Sunday, February 19, 2006

The I Maker

It is rare that I look forward to a magazine column but one that I enjoy very much is the Wisdom column by Sally Kempton in Yoga Journal.

The March column is called "Sophisticated Ego" and there is a line that made me laugh out loud today when I read it… “The ego, which loves any form of self-improvement, is especially eager to take on projects for getting rid of itself.”

“In Sanskrit, the word for ego is ahamkara, which means “the I maker.” Ego differentiates itself among the mass of sensations that come your way and tells you that a particular experience belongs to the energy bundle you call “me.”

She goes on to paraphrase her guru, Swami Muktananda by saying…

“A truly healthy ego, in his terms would be one that did its job of creating necessary boundaries and kept us functioning as individuals. But rather than seeing itself as bounded up in the personality, or identifying with its thoughts and opinions, this ego would know the real secret—that the “me” who calls itself Jane or Charlie is just the tip of the iceberg of something loving and free that is living as “me”.

I thought that last line remarkably poetic and was not at all surprised that later in the paragraph she mentions Walt Whitman.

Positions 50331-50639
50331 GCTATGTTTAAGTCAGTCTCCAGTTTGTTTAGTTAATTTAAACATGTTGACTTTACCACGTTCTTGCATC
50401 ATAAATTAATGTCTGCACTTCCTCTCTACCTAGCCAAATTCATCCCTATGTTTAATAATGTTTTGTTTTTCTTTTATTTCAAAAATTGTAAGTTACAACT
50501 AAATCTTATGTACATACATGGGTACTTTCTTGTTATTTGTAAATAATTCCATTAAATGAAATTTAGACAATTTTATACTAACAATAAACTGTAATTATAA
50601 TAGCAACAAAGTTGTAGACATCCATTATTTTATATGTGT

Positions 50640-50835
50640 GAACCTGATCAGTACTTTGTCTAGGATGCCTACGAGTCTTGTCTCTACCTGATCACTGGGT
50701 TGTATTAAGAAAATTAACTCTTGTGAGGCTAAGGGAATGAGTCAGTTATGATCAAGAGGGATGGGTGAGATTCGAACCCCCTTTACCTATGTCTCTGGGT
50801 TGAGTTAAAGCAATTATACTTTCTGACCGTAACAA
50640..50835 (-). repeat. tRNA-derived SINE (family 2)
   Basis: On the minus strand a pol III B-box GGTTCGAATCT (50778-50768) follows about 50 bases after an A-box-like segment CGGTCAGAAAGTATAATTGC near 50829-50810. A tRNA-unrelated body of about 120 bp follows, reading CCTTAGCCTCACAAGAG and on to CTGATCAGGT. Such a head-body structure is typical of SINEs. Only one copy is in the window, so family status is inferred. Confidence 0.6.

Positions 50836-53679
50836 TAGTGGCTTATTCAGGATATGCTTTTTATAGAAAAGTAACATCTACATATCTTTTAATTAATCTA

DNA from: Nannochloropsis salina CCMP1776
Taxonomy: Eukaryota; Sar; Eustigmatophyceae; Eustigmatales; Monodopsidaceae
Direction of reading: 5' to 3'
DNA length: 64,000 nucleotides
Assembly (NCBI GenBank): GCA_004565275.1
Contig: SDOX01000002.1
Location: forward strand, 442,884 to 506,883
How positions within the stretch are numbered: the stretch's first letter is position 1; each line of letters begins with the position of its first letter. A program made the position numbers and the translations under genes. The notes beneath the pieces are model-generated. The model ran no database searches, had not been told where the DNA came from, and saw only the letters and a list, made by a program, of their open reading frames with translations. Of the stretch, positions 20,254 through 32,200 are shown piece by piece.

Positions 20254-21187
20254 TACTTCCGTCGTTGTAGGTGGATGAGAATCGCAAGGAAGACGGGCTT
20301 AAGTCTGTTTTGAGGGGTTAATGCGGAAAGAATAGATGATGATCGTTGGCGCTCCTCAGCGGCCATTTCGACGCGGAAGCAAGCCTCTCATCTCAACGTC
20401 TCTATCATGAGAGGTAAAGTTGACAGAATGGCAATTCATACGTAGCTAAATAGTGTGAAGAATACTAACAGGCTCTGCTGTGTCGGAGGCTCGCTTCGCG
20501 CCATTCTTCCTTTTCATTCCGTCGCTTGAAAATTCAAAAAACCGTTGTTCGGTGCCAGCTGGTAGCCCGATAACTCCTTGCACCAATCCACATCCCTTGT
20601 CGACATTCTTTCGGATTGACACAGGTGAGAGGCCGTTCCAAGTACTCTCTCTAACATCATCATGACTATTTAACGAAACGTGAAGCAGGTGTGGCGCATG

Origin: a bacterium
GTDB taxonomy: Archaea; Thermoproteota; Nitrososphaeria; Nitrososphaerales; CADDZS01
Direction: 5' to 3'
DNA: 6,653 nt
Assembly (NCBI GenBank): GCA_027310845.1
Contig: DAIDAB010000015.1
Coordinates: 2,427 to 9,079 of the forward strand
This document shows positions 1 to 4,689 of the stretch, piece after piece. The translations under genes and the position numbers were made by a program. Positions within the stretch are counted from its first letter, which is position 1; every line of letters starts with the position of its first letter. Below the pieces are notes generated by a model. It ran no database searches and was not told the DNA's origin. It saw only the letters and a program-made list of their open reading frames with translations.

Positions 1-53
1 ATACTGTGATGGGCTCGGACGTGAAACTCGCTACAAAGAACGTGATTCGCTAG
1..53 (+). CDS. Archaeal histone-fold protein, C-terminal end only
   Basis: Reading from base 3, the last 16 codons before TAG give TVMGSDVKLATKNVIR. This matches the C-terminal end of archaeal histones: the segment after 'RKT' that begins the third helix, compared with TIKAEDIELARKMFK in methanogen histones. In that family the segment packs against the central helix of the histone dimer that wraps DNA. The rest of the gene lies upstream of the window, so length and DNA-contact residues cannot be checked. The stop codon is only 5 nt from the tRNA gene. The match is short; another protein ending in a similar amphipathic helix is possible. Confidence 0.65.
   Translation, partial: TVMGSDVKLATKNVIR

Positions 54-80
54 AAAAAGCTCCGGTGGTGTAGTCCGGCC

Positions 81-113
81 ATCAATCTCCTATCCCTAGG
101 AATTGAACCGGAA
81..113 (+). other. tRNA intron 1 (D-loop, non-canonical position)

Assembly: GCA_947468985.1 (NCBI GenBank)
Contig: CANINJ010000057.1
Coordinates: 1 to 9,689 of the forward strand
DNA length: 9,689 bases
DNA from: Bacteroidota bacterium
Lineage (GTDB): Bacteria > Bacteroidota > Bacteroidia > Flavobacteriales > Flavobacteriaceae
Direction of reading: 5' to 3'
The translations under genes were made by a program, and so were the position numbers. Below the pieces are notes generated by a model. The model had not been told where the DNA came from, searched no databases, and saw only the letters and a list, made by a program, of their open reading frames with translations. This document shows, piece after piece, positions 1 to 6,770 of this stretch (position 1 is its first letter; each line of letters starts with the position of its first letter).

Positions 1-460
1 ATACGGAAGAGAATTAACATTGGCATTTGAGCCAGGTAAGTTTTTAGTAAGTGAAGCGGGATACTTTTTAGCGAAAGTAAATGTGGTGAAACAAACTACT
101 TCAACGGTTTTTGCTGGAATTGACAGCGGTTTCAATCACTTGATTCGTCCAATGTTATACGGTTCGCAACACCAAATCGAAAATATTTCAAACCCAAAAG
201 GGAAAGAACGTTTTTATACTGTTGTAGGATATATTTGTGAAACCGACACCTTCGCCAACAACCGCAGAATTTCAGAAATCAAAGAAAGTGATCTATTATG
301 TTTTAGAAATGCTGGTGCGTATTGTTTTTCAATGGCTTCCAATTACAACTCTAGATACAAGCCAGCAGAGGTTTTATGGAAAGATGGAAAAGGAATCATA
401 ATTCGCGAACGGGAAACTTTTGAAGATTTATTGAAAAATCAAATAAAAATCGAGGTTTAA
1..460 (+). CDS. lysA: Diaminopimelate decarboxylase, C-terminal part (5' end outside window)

In church today our responsive reading was a poem by Marge Piercy, two weeks ago it was a poem by Mary Oliver. I am always amazed at how we quote poets all the time and yet they are not valued in our culture unless they are “needed” to say something profound about things that matter to us…but that is a side track.

What I really wanted to talk about is the cool present from my sister I am sharing with my most marvelous great niece who is the only other person in my family that practices yoga. It is a book that comes with CD’s called The Language of Yoga Complete A to Y Guide to Asana names, Sanskrit Terms and Chants and it is by Nicolai Bachmkan. (Amazon Link to product info.) Even though it is geared towards the Astanga Yoga practictioner (which I am not) I still find it remarkably useful.

I read so much Buddhist and Yogic material and I know an amazing amount of words and phrases that I have no idea how to pronounce.

Another resource I use to help me learn how to pronounce Sanskrit words is the website for Yoga International which is the other yoga magazine I read when I have time.

Ah, time…something at a bit of a premium in my life these days she says wistfully…


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